It is but normal for dogs to dig. Or is it? If your pooch is already turning your newly-landscaped yard into a moonscape, then maybe it’s time to take some action. There are many ways to stop your dog from digging. Some pet owners lock their dogs in their kennels while others are tied down to a post. These do not really address the problem itself and your pooch will be left confused as to what it did wrong. In this article we’ll try to understand some of the reasons why dogs dig. Appreciating these reasons will help us determine the best course of action to take to stop our dogs from digging.

Why Do Dogs Dig?

  • They find it entertaining

Most pooches dig because they find it very entertaining. When they start digging, they learn that the soil will usually fall back. Sometimes there are roots that they have to navigate through. They also encounter earthworms and other critters. The point is that digging allows them to explore what is beneath their paws.

  • They’re on a hunt 

Everyone knows that dogs are prolific hunters and if you happen to have a pooch that has a very acute sense of smell, you’d know that it will be digging sooner or later. They know that some prey hide underground and as such will actively seek these prey out.

  • They want comfort and protection 

In the dead heat of the summer, dogs find the soil to be a lot cooler than the surface. As such, they tend to burrow into the ground to create a cooler resting area for themselves. Similarly, many dig to protect them from the wind, rain, or bitter cold.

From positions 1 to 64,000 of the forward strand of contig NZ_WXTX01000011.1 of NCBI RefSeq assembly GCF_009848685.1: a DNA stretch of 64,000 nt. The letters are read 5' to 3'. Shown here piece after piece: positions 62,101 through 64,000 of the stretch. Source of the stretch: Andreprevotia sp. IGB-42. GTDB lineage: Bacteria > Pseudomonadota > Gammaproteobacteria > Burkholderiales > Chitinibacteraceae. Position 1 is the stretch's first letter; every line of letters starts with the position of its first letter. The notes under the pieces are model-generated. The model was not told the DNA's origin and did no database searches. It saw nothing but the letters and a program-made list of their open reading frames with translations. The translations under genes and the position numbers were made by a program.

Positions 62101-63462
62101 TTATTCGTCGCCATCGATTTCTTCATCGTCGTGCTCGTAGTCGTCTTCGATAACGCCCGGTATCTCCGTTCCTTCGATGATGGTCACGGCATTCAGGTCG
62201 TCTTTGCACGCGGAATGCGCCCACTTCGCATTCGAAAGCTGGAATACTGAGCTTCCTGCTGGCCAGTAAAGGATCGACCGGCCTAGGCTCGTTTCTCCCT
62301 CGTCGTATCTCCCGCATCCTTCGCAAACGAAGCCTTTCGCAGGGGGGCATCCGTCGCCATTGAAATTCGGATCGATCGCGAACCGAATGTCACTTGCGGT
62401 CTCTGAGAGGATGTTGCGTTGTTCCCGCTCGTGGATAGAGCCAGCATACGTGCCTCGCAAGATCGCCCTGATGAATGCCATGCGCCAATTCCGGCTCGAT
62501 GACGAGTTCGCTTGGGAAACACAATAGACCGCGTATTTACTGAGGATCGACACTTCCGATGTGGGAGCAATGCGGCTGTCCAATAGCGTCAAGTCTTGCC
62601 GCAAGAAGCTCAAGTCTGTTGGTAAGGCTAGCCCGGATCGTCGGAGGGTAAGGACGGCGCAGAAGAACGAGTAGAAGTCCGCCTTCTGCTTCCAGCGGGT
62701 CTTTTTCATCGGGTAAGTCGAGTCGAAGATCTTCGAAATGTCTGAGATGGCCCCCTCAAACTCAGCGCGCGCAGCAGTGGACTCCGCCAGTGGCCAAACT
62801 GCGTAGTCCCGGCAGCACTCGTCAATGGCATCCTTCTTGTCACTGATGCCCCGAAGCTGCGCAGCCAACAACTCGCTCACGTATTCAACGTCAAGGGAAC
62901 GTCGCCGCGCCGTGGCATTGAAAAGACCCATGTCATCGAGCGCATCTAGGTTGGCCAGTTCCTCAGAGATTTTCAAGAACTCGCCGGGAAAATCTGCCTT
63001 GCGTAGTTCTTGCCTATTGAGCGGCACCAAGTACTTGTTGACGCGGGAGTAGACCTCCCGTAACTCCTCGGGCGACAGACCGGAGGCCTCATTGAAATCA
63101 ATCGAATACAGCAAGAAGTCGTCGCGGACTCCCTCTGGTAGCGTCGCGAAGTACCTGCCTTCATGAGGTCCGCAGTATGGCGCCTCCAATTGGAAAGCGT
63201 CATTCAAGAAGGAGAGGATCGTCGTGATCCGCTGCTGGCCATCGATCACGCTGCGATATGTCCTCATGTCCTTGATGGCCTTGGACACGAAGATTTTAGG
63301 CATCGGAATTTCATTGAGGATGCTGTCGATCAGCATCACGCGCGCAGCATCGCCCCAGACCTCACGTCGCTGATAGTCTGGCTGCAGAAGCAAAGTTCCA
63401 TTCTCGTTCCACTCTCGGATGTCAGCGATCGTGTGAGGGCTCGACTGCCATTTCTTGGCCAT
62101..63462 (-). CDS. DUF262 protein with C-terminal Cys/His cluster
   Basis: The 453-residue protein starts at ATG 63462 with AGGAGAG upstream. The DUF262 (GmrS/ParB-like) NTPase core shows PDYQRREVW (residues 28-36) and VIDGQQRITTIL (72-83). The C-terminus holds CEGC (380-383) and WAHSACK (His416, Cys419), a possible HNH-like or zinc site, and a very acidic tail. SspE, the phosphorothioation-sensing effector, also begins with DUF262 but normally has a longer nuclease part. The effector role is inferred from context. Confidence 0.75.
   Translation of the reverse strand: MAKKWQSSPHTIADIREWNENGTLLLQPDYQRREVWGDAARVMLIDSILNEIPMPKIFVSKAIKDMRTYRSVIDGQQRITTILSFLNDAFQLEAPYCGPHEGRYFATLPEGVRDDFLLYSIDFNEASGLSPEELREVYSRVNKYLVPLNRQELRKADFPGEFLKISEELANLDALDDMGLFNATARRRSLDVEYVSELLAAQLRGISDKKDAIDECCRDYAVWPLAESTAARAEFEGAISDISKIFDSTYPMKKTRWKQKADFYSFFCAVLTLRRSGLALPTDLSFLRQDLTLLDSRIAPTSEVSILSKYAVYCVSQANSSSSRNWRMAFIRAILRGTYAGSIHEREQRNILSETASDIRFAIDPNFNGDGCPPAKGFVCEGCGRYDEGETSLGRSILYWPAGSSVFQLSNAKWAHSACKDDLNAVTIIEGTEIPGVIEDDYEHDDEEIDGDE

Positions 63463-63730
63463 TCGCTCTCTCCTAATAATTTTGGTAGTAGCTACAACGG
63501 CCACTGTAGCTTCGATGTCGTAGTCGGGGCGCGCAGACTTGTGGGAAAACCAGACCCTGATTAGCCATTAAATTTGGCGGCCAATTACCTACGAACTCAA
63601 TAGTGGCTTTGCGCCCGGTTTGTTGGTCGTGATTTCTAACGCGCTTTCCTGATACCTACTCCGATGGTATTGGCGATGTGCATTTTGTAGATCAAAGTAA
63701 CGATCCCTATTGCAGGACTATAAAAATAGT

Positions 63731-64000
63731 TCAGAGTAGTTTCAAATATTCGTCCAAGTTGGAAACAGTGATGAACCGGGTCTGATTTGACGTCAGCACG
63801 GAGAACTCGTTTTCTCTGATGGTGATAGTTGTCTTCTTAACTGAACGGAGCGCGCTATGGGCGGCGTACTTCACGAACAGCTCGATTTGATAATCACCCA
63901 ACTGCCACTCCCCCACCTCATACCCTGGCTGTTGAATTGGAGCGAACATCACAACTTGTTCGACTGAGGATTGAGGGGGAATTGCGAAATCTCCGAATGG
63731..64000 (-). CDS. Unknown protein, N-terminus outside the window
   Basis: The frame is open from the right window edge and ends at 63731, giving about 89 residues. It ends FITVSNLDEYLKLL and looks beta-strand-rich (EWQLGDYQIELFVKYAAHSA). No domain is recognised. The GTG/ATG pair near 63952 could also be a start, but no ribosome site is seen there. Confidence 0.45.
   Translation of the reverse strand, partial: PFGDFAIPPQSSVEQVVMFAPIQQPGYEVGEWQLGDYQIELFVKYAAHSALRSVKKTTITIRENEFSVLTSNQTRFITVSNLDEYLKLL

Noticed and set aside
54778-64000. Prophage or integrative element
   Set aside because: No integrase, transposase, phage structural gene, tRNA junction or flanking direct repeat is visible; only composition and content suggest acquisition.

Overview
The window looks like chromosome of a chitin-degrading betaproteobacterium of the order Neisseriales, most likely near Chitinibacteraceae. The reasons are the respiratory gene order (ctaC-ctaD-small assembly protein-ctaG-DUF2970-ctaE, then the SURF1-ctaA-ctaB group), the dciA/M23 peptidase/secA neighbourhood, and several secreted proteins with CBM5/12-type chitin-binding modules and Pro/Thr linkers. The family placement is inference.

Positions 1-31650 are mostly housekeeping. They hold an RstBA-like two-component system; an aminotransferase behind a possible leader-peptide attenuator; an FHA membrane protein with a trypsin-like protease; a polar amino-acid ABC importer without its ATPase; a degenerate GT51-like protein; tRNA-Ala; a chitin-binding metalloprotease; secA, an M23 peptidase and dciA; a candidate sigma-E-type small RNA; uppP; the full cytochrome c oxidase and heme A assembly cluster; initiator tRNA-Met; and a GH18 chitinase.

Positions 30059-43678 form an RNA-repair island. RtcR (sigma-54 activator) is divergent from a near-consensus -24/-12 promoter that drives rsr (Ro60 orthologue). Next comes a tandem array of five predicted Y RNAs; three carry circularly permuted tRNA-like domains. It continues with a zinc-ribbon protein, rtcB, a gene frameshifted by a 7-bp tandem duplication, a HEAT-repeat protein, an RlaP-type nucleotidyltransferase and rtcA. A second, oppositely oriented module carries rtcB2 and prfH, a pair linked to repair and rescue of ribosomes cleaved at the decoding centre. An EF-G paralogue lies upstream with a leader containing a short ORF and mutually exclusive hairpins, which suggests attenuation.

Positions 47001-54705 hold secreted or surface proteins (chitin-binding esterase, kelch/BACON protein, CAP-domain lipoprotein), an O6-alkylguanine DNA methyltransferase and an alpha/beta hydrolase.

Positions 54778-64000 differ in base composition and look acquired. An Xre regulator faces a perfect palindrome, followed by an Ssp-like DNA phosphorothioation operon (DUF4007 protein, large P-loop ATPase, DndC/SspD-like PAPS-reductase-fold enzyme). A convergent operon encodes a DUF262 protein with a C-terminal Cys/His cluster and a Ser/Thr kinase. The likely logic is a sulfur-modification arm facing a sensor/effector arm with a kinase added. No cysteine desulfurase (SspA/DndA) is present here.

• It’s their way to get your attention 

Some dogs dig as a means to get your attention, even if it means they will be punished for it. One way you can determine if the digging behavior is related to an attention-seeking behavior in dogs, take note of the time when your dog is burrowing. If it only does this whenever you are around but definitely not when you’re away, then it is a clear sign that burrowing is your dog’s way of getting attention.

  • As a means to escape 

Some pooches burrow for the simple fact that they simply don’t like being confined in a particular area. They dig because they’re running after something or running away from something or someone. This is easy to identify if the hole is located along the fence line.

What Can You Do about It?

The key to addressing the digging behavior of your dog is in understanding the fundamental reason why it is doing so. We have already explored some of the more common reasons above so it should not really be that too difficult to zero-in on what is causing your pooch to burrow in your backyard. Once you have a clear idea of the reason for its behavior, then addressing these should be relatively easy.

  • Give your dog attention 

Ask yourself how much time you spend playing or even stimulating your pooch. One of the most common reasons why dogs burrow is to get your attention. This is where taking them for a walk, playing with them, or even cuddling them can really help. Make sure to praise them for being a ‘good dog’. In case you catch them digging, under no circumstances should you punish them as this is still pretty much giving them attention. Leave them be. This will teach them that digging is not an effective way of getting your attention.